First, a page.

The Picador Book of Cricket: Ultimate Collection of Cricketing Essays (1800s-1990s)
Before I start writing about what I am here to write, allow me to give the reader some background. During childhood the highlight of my day used to be reading the match reports in the daily newspapers. Especially cricket matches. This instilled in me not only a love for reading itself but also love for sports.
In 2021, I came across Ramchandra Guha’s ‘Commonwealth of Cricket: A long lasting affair with the most sophisticated game known to mankind’. The title was glorious enough to draw me in. After finishing this super interesting book, I resolved to collect other cricket related books by Mr. Guha. The search for more of Mr. Guha’s work led me to discover another bulky book called ‘The Picador Book of Cricket’ about which I am going to write now.
A collection of fine essays by the finest of writers on cricket — that is what the ‘Picador Book of Cricket’ is. The book has been edited by Ramchandra Guha, a life long cricket fan & also a connoisseur of cricket literature. I had great expectations from the book, and it delivered. It more than delivered. Stocked with articles by arguably the best cricket writers such as Neville Cardus, A. A. Thompson, C. L. R. James, etc. and on the many myriad aspects of cricket from six to swing, the book has all the qualities needed to delight cricket enthusiasts.
The first piece is about the first overseas tour of a cricket team. Turns out, the overseas tour was somewhere in Antarctica. Surprising enough? The book is filled with peculiar trivia like this one. My favorite ones were regarding Sir Arthur Conan Doyle and P. G. Wodehouse. The world-famous detective Sherlock Holmes was named after a county cricketer called Shylock. Wodehouse’s Jeeves was also named after a country cricketer called Jeeves. Both of Sir Arthur and Wodehouse played cricket and borrowed names of cricketers for the two of their widely known characters.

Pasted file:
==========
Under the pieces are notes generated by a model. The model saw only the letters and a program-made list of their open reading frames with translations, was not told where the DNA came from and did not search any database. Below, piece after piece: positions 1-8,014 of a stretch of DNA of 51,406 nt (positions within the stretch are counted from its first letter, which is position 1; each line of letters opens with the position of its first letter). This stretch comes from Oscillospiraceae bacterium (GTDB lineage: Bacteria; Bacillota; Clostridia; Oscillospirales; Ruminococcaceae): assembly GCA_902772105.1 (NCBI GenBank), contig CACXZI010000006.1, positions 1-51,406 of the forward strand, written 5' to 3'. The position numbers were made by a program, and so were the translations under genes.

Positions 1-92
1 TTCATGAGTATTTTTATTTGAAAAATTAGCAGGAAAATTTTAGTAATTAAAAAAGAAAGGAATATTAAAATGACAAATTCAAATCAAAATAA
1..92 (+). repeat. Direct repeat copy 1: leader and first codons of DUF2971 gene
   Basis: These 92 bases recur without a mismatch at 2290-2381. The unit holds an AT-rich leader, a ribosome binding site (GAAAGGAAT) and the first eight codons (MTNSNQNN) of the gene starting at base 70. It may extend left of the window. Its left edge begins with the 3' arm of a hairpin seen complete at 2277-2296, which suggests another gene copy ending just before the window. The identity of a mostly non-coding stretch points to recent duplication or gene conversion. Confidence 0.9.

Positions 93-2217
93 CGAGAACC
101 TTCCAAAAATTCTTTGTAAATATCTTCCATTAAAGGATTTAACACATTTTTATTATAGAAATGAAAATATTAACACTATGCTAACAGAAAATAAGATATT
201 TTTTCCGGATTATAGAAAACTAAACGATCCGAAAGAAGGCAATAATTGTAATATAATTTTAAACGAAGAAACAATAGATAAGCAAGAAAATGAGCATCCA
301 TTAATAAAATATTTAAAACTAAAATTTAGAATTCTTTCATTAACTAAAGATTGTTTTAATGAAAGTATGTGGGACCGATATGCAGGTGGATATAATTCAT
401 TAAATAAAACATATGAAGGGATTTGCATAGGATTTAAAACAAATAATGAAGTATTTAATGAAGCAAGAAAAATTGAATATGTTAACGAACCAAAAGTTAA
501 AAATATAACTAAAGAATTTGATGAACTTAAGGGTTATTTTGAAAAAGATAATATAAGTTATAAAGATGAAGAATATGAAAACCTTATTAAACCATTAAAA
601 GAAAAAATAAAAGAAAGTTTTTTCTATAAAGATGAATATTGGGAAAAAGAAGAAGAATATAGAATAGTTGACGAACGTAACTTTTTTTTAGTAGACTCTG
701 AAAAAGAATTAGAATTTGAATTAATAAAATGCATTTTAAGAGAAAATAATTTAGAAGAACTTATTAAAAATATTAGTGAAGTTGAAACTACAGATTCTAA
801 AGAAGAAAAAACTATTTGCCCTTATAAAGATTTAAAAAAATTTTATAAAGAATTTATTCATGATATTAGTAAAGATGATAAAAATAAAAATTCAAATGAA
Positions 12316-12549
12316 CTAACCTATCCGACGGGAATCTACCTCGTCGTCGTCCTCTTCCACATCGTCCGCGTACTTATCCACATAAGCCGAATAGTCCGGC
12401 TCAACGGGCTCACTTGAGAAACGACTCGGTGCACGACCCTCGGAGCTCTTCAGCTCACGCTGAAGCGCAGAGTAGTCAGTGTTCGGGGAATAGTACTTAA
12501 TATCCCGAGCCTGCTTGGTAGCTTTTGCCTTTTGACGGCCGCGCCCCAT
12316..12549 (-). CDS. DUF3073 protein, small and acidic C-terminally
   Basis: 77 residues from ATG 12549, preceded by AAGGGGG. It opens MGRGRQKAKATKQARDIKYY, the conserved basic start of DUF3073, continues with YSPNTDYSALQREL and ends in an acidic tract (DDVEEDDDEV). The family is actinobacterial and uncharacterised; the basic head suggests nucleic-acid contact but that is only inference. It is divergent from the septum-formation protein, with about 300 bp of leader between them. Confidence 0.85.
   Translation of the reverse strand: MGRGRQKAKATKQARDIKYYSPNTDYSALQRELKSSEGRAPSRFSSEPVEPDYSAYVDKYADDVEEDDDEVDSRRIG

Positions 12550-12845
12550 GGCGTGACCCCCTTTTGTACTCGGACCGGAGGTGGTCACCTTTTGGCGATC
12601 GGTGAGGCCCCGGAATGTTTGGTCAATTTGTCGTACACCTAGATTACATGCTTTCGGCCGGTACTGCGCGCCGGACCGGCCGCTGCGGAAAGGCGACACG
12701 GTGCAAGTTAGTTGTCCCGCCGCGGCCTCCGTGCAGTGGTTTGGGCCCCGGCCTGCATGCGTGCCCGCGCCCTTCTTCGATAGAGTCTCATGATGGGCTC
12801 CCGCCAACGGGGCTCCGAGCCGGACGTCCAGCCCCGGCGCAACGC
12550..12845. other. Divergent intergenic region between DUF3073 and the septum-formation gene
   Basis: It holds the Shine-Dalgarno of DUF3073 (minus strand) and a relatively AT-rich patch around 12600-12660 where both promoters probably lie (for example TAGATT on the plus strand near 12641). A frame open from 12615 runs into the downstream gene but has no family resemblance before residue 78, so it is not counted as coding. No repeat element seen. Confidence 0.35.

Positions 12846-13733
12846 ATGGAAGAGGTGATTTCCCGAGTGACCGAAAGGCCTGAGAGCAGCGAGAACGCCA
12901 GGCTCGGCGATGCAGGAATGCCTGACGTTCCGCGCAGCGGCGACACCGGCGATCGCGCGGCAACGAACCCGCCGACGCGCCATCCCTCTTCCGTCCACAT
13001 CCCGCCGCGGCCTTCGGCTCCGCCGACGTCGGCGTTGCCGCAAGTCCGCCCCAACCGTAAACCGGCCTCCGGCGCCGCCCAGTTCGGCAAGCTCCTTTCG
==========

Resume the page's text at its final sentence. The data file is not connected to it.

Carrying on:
Titles such as ‘What’s In A Name?’ or “Donald Brandname” only adds to the appeal of the essays. There are tales about the greatest of batsman such as Hutton, Hammond, Compton, Sobers, Weekes, Constantine etc. to have ever graced the game.
Before you wince and wonder why Don Bradman’s name is not my list, let me tell you that Bradman was equivalent to cricket for the cricket followers of early 1900s. Why bother with putting him on a list? Watching Bradman bat was a lifetime ambition and achievement for many cricket fans of the Bradman era. “The Picador Book of Cricket” contains several writings on Bradman, be it about the experience of watching him live or about the legend’s commercial value.
The lives and achievements of the grandest of bowlers are also highlighted in equal measure in this collection. In 1882, Australia defeated England for the first time ever. This was the match which created the legend of The Ashes. England needed only 85 runs to win in the fourth innings. Spofforth, the fiery Australian pacer made sure the target was not reached. “This can be done”- said Spofforth in the beginning of the fourth innings. He almost singlehandedly tore the England batting apart. Essays on deadly duo of Miller and Lindwall, West Indian greats Valentine and Ramadhin should be made mandatory reading for the bowlers of the current times.
Every essay in this collection is precious. And rare too. Books by authors such as Cardus are tough to find. Ramchandra Guha has been kind enough to compile this collection for the readers.
However, the book is test cricket centric and focuses mostly on cricket before it was commercialized to extraordinary levels. The most recent piece is about a match in 1999 World Cricket Cup. Those who are not endeared with test cricket at least to some extent may find the subject of the essays too antique. Many phenomenal cricket matches have been played in the past 25–30 years. A lot of changes have taken place in the cricketing ecosystem. It might be nice if few pieces on recent cricketing events are added to an updated version of the book.